Porter is taking the position that some portions of these records must not be disclosed pursuant to section 20 of the Act. Porter further proposes that portions of the records can be severed from the exempted records and released, pursuant to section 25 of the Act.
On February 24, 2016, the Commissioner received notice from Transport Canada that it had notified the requester of a change in its position on disclosure. Where Transport Canada had previously believed some portions of the records could be disclosed, the institution now intends to take a new position before the Court that those portions should not be disclosed pursuant to section 20 of the Act. This change of position was taken pursuant to the procedure set out by the Court in Porter Airlines Inc. v. Canada (Attorney General), 2013 FC 780.
On March 11, 2016, the Commissioner brought a motion to be added as a party to the proceedings. The Federal Court granted the Commissioner’s motion, which was unopposed, on April 4, 2016.
The case is ongoing.
Intervention before the Supreme Court of Canada
The Commissioner closely monitors all cases with potential ramifications on the right of access to information and may seek leave to intervene in proceedings with potential impact on that right.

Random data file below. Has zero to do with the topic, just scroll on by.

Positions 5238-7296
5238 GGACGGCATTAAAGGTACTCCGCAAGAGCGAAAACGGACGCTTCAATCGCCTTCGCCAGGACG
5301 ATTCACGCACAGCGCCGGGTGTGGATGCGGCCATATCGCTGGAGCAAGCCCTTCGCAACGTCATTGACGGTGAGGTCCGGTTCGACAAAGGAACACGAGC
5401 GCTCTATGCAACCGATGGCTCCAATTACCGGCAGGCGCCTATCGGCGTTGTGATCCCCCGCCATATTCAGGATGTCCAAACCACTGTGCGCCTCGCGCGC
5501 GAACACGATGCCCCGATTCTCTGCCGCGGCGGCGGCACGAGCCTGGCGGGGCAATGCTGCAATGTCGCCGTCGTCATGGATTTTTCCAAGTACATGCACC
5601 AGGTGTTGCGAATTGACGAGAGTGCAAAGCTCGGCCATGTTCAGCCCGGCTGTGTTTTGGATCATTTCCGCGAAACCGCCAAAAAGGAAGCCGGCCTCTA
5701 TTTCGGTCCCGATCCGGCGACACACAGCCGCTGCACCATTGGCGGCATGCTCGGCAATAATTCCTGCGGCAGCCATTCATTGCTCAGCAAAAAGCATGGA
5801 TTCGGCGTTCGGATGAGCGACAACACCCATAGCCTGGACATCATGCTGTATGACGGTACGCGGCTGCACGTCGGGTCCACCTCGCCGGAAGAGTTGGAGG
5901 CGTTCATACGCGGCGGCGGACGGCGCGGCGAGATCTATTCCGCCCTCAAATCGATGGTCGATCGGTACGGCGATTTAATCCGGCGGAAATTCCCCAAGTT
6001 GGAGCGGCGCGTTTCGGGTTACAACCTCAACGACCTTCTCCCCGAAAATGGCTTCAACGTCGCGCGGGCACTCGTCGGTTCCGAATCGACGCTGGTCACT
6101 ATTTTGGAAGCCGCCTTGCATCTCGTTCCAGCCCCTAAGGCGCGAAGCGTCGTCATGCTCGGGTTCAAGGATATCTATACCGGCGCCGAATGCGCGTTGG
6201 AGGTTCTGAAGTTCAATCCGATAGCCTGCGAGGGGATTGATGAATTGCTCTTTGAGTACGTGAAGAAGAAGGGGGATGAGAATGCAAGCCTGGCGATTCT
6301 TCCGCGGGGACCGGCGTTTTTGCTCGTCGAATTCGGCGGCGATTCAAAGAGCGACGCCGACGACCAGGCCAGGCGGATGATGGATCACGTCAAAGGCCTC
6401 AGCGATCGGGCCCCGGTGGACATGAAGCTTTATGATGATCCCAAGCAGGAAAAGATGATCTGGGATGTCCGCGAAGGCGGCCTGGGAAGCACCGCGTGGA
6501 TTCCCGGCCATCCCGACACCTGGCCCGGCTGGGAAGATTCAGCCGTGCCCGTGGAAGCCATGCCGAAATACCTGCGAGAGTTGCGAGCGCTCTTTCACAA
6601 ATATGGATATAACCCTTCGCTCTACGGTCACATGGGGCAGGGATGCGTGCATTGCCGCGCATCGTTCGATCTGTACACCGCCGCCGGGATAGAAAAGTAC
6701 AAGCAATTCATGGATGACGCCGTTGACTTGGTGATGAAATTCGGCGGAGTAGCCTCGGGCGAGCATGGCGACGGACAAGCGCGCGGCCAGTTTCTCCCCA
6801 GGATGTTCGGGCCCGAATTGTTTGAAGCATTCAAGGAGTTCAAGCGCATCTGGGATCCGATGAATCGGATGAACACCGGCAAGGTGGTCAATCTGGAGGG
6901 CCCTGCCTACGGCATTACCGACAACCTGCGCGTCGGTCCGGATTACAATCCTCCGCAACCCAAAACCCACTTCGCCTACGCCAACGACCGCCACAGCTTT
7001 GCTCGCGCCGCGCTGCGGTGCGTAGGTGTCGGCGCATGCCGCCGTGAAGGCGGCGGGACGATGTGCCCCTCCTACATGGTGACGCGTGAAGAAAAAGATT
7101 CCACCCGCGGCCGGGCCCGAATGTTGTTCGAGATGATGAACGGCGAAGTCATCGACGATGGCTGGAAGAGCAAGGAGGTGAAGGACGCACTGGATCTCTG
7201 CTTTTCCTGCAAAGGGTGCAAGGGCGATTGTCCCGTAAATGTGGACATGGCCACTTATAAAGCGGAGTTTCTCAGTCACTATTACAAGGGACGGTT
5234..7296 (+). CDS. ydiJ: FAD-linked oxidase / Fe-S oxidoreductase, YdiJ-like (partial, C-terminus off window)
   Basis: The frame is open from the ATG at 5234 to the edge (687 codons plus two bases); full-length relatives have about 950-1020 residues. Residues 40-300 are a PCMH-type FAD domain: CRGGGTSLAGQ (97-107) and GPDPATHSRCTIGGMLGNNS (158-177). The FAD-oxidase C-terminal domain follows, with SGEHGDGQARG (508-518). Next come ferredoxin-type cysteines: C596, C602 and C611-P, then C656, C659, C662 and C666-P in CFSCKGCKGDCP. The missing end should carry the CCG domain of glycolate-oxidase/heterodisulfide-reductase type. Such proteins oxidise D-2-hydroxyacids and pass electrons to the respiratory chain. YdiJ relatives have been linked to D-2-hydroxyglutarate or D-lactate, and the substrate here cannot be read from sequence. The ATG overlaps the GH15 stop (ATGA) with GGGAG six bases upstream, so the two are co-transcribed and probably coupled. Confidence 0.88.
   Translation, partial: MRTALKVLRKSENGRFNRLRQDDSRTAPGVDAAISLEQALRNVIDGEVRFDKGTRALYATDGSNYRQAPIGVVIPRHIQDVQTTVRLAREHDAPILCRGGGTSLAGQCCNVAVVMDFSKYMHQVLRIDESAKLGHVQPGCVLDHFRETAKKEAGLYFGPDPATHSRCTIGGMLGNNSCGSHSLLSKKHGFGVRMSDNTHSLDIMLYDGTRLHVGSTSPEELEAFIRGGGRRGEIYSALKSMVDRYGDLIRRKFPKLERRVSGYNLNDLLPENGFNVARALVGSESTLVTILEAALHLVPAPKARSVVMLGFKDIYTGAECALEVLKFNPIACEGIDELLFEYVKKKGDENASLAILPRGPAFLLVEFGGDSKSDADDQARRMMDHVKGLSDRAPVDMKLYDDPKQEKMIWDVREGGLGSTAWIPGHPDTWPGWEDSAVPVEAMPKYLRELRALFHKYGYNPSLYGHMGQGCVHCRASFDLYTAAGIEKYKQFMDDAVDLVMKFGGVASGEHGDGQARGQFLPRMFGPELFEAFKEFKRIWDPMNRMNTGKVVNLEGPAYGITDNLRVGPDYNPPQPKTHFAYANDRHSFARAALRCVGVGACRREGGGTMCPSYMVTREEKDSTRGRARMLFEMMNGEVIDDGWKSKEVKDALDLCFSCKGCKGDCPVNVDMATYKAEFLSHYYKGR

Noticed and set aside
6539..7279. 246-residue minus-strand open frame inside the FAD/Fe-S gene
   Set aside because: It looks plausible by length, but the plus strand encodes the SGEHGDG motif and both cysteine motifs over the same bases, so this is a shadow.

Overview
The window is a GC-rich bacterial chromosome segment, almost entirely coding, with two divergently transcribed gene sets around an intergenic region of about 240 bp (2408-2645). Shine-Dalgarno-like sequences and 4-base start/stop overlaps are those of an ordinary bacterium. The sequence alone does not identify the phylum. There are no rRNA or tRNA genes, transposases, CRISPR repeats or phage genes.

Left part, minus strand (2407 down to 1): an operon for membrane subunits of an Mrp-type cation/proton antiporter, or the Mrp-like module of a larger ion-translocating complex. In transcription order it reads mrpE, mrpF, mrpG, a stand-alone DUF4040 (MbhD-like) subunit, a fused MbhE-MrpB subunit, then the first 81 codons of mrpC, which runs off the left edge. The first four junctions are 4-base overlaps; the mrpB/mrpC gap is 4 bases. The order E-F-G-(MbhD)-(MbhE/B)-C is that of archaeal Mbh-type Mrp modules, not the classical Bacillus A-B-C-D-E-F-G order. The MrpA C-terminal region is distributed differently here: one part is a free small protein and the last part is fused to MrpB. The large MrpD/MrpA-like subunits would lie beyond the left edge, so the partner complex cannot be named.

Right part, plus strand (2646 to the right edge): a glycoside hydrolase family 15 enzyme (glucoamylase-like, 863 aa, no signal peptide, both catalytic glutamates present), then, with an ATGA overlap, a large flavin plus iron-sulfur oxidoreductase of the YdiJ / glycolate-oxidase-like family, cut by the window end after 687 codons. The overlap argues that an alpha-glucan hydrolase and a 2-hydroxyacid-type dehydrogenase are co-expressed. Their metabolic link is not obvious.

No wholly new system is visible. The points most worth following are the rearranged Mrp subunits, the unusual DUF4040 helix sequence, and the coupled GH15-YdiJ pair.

The Supreme Court of Canada to decide if Alberta’s Information and Privacy Office can review records to which solicitor-client privilege applies.
Information and Privacy Commissioner of Alberta v. The Board of Governors of the University of Calgary, (SCC 36460)
The Commissioner intervened in 2015–2016 in an appeal before the Supreme Court of Canada that is of great importance for access to information across Canada. The appeal is of a decision of the Alberta Court of Appeal which found that the Alberta Information and Privacy Commissioner could not review records in which solicitor-client privilege was claimed.
The litigation relates to a request made under Alberta’s Freedom of Information and Protection of Privacy Act (FOIP Act) to the University of Calgary for records concerning the requester. The University disclosed some records, but refused to disclose other records on the basis of solicitor-client privilege. The individual then filed a complaint to the Information and Privacy Commissioner of Alberta.
During the investigation of the complaint, the Alberta Commissioner’s delegate noted that the University had not yet provided sufficient evidence to allow him to make a determination on the applicability of the claim of privilege. Under Alberta’s FOIP Act, the Alberta Commissioner may, when investigating complaints, require public bodies to produce records “[d]espite any other enactment or any privilege under the law of evidence.” The delegate therefore issued a notice to the University to produce the records at issue. The University refused to comply with the notice and contested the Alberta Commissioner’s authority to issue such a notice in the Alberta Court of Queen’s Bench.